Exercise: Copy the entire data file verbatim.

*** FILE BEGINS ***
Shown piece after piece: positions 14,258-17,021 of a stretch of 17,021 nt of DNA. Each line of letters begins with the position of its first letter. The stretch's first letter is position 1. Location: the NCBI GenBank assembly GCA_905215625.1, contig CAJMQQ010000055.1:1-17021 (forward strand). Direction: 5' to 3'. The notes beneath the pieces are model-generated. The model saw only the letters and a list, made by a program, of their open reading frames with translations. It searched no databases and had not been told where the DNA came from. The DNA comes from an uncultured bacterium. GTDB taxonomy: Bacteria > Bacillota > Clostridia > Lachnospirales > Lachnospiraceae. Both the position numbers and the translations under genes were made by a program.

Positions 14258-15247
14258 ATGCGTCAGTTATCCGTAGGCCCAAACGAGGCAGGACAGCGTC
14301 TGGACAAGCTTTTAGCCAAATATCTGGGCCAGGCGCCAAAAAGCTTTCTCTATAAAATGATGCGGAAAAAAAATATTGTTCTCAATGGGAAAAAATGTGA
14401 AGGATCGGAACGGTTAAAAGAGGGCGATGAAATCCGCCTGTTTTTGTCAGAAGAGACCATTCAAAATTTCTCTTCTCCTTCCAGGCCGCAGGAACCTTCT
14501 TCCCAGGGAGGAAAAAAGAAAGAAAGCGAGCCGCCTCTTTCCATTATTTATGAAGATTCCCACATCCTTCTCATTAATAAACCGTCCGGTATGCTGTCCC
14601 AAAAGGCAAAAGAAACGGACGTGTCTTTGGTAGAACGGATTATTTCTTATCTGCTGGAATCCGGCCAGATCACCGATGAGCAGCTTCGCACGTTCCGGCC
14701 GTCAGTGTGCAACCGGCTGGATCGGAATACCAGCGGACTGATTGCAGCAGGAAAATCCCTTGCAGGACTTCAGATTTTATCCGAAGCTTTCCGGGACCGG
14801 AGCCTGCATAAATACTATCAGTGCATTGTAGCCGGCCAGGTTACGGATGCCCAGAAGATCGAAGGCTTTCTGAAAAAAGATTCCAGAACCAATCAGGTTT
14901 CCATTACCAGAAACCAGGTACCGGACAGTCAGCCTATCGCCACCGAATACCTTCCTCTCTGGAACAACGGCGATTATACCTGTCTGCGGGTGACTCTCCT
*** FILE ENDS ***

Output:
Shown piece after piece: positions 14,258-17,021 of a stretch of 17,021 nt of DNA. Each line of letters begins with the position of its first letter. The stretch's first letter is position 1. Location: the NCBI GenBank assembly GCA_905215625.1, contig CAJMQQ010000055.1:1-17021 (forward strand). Direction: 5' to 3'. The notes beneath the pieces are model-generated. The model saw only the letters and a list, made by a program, of their open reading frames with translations. It searched no databases and had not been told where the DNA came from. The DNA comes from an uncultured bacterium. GTDB taxonomy: Bacteria > Bacillota > Clostridia > Lachnospirales > Lachnospiraceae. Both the position numbers and the translations under genes were made by a program.

Positions 14258-15247
14258 ATGCGTCAGTTATCCGTAGGCCCAAACGAGGCAGGACAGCGTC
14301 TGGACAAGCTTTTAGCCAAATATCTGGGCCAGGCGCCAAAAAGCTTTCTCTATAAAATGATGCGGAAAAAAAATATTGTTCTCAATGGGAAAAAATGTGA
14401 AGGATCGGAACGGTTAAAAGAGGGCGATGAAATCCGCCTGTTTTTGTCAGAAGAGACCATTCAAAATTTCTCTTCTCCTTCCAGGCCGCAGGAACCTTCT
14501 TCCCAGGGAGGAAAAAAGAAAGAAAGCGAGCCGCCTCTTTCCATTATTTATGAAGATTCCCACATCCTTCTCATTAATAAACCGTCCGGTATGCTGTCCC
14601 AAAAGGCAAAAGAAACGGACGTGTCTTTGGTAGAACGGATTATTTCTTATCTGCTGGAATCCGGCCAGATCACCGATGAGCAGCTTCGCACGTTCCGGCC
14701 GTCAGTGTGCAACCGGCTGGATCGGAATACCAGCGGACTGATTGCAGCAGGAAAATCCCTTGCAGGACTTCAGATTTTATCCGAAGCTTTCCGGGACCGG
14801 AGCCTGCATAAATACTATCAGTGCATTGTAGCCGGCCAGGTTACGGATGCCCAGAAGATCGAAGGCTTTCTGAAAAAAGATTCCAGAACCAATCAGGTTT
14901 CCATTACCAGAAACCAGGTACCGGACAGTCAGCCTATCGCCACCGAATACCTTCCTCTCTGGAACAACGGCGATTATACCTGTCTGCGGGTGACTCTCCT